A decline in patient disclosure of heterosexuality in the English general practice patient survey: a longitudinal analysis of cross-sectional data

Cross, Harry and Llewellyn, Carrie D (2020) A decline in patient disclosure of heterosexuality in the English general practice patient survey: a longitudinal analysis of cross-sectional data. Family Practice. ISSN 0263-2136

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Abstract

Background: Persistent health inequalities in relation to both healthcare experiences and health outcomes continue to exist among patients identifying with a marginalised sexual orientation.
Objective: To compare the patterns of sexual orientation disclosure within primary care in England over a five-year period.
Methods: Descriptive analysis of cross-sectional, repeat measure, fully anonymised survey data of adults responding to the General Practice Patient Survey (GPPS) January 2012 to 2017. Participants from each year varied between 808,332 (2017) and 1,037,946 (2011/2012).
Results. The analysis samples comprised between 396963 and 770091 individuals with valid sexual orientation data depending on the year. For males, heterosexual disclosure decreased consistently from 92.3% to 91.2% from 2012 to 2017. Male patients reporting gay, bisexual and/or ‘other’ sexual orientations increased from 3.1% to 3.9%. For females, a larger reduction in heterosexual disclosure was recorded from 94% to 92.5%. Those reporting as lesbian, bisexual and/or ‘other’ increased from 1.82% to 2.68%, with the largest increase seen in the reporting of bisexuality, which nearly doubled from 2012 until 2017 (0.56% to 0.99%).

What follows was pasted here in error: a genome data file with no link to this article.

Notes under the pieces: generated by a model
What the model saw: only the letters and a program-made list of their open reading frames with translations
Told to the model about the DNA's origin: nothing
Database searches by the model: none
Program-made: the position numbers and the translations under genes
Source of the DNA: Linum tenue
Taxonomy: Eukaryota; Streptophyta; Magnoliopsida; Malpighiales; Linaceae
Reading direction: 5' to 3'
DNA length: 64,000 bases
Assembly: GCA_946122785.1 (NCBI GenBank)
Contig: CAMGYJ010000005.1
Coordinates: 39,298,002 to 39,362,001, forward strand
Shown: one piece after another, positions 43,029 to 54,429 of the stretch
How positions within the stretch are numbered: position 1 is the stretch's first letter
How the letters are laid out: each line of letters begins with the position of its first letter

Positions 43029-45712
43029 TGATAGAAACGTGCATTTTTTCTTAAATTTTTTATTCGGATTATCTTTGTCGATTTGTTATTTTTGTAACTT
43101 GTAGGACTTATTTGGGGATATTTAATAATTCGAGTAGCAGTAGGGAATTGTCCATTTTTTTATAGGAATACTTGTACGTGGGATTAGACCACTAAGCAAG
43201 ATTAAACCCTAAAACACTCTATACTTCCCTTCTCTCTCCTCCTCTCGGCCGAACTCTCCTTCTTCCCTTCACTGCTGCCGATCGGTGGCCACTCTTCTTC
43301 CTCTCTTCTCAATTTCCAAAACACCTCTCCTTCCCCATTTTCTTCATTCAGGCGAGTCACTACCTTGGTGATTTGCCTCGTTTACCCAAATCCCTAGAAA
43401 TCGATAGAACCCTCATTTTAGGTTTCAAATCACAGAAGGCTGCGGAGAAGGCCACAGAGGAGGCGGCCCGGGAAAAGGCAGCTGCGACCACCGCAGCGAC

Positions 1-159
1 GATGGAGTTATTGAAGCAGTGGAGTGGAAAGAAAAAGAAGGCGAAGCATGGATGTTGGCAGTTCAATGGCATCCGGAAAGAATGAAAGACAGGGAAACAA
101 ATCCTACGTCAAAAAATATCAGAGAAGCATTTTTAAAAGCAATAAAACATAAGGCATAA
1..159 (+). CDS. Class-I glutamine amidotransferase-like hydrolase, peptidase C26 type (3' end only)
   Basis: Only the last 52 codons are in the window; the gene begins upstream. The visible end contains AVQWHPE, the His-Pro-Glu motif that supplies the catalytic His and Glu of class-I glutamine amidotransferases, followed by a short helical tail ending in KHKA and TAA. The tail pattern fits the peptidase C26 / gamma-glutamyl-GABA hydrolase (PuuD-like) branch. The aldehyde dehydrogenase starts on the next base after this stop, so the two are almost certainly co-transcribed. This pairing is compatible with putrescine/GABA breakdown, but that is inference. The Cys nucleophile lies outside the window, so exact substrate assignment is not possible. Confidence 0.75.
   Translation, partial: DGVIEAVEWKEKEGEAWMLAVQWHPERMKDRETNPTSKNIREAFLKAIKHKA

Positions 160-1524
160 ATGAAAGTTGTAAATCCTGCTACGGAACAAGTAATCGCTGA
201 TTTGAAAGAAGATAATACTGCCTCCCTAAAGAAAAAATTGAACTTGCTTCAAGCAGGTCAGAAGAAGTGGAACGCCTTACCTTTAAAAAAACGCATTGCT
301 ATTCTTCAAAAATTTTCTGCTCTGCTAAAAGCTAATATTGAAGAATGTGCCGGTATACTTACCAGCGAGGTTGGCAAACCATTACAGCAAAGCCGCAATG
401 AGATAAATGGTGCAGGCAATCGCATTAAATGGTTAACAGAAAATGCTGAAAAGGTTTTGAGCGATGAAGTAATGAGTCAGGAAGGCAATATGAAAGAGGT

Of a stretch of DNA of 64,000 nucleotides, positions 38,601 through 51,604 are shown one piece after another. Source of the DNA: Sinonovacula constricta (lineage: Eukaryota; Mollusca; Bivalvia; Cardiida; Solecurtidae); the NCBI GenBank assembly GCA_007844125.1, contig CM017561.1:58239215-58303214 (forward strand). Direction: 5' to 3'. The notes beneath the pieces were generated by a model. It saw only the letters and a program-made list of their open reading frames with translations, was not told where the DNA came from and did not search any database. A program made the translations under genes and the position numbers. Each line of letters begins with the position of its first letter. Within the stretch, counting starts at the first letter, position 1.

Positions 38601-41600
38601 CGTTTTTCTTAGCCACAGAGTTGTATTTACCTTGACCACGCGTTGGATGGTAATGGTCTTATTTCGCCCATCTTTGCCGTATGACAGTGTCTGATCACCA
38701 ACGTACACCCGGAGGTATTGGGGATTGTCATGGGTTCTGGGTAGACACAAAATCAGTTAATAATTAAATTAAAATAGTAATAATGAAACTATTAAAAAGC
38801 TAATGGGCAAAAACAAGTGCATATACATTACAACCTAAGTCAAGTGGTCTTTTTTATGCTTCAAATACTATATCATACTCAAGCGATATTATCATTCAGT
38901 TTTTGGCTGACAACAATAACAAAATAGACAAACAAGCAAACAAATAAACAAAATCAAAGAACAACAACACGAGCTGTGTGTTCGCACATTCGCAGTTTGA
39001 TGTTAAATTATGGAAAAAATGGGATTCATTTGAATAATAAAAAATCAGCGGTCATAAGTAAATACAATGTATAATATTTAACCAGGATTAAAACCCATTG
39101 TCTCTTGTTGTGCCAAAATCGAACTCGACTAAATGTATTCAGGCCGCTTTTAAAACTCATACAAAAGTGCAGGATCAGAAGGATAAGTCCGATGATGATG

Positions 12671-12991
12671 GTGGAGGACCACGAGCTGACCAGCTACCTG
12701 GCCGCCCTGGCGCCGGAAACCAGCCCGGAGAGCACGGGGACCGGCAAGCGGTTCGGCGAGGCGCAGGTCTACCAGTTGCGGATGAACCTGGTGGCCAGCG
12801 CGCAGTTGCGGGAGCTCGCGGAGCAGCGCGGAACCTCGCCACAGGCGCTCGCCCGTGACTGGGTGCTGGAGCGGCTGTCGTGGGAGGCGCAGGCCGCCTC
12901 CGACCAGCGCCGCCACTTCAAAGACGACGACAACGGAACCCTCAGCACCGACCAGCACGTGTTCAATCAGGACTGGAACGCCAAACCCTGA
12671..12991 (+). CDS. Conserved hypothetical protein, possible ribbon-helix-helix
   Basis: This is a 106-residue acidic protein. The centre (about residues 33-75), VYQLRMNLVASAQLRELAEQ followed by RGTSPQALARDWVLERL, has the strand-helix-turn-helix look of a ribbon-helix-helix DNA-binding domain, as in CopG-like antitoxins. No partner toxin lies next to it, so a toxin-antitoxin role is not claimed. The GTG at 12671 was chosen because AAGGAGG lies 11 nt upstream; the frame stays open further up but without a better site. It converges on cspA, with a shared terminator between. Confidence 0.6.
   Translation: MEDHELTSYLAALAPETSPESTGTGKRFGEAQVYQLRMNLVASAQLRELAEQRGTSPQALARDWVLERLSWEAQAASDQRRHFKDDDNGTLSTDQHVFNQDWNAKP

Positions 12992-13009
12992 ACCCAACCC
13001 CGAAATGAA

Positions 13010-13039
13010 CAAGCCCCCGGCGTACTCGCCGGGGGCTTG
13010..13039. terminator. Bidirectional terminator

Conclusion. We found a year on year decline in patients reporting a heterosexual identity and an increase in the proportions of people reporting being either gay, bisexual, ‘other sexual orientation’ or preferring not to say. Heteronormative environments extend to healthcare settings, which may put increased stress on MSO individuals attending a GP practice. The introduction of environmental signs/symbols to show that a practice is inclusive of MSOs could reduce the potential stress experienced by patients.

Item Type: Article
Keywords: Disclosure, General Practice Patient Survey, LGB, primary care, sexual identity, sexual orientation
Schools and Departments: Brighton and Sussex Medical School > Primary Care and Public Health
Subjects: H Social Sciences
R Medicine
Depositing User: Carrie Llewellyn
Date Deposited: 01 May 2020 06:54
Last Modified: 01 May 2020 07:00
URI: http://sro.sussex.ac.uk/id/eprint/91122

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